When Microsoft (MSFT) sued Dutch GPS-maker TomTom, alleging part’s of Linux (in TomTom’s devices) violate Microsoft’s patents, we recommended the two companies settle immediately — Microsoft can really do without riling up the open-source crazies. And tiny TomTom’s stated intention to fight the Microsoft giant also made no sense to us.
But Techdirt has an interesting theory about why TomTom didn’t settle — legally, it can’t.
Techdirt’s whole post is worth reading for a backgrounder on the intricacies of Linux licensing, but the gist is the terms of TomTom’s GPL licence prevent the company from making a separate piece with Microsoft. Where does that leave them?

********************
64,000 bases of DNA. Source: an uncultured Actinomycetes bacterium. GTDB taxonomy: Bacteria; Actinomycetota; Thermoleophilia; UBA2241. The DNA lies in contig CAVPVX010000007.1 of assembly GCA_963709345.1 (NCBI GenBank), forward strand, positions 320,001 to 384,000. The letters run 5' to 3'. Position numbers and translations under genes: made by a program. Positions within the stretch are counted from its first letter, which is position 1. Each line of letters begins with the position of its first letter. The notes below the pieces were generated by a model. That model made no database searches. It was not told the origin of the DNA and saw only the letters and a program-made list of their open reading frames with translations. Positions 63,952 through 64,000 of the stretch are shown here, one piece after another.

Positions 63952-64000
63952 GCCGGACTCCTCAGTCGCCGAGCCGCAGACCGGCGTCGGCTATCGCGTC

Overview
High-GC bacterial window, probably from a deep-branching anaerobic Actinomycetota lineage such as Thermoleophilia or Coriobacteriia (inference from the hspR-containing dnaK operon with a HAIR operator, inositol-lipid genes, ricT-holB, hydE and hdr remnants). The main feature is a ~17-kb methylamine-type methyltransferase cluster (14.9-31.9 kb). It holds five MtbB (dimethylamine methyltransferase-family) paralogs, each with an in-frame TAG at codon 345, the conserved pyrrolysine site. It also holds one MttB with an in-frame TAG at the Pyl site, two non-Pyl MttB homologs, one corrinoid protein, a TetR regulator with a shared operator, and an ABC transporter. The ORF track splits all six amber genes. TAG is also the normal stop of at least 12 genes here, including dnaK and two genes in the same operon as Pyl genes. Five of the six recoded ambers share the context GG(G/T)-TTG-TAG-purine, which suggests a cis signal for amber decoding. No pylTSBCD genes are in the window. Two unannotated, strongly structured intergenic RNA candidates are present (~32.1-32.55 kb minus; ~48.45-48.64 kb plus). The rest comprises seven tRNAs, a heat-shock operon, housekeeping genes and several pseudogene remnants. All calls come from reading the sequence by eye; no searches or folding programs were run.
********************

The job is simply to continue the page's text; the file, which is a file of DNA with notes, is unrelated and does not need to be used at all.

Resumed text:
TomTom is now stuck between a rock and a hard place. The GPL has left the firm with only two options. It must either fight Microsoft’s patents to the death (literally) or it must settle with Microsoft and immediately stop distributing GPLed software. Given how deeply-entwined GPLed software apparently is in TomTom’s products, that second option may be no option at all. So expect a long and bloody fight in the courts.
But we see a third option: TomTom settles with Microsoft, and the whole thing gets sealed by NDA so Microsoft can maintain the fiction that Linux violates their patents and TomTom/the open source community can maintain the fiction it doesn’t.
That’s the outcome we’re hoping for: We can’t see how having some judge issuing rulings on who owns what helps anyone.
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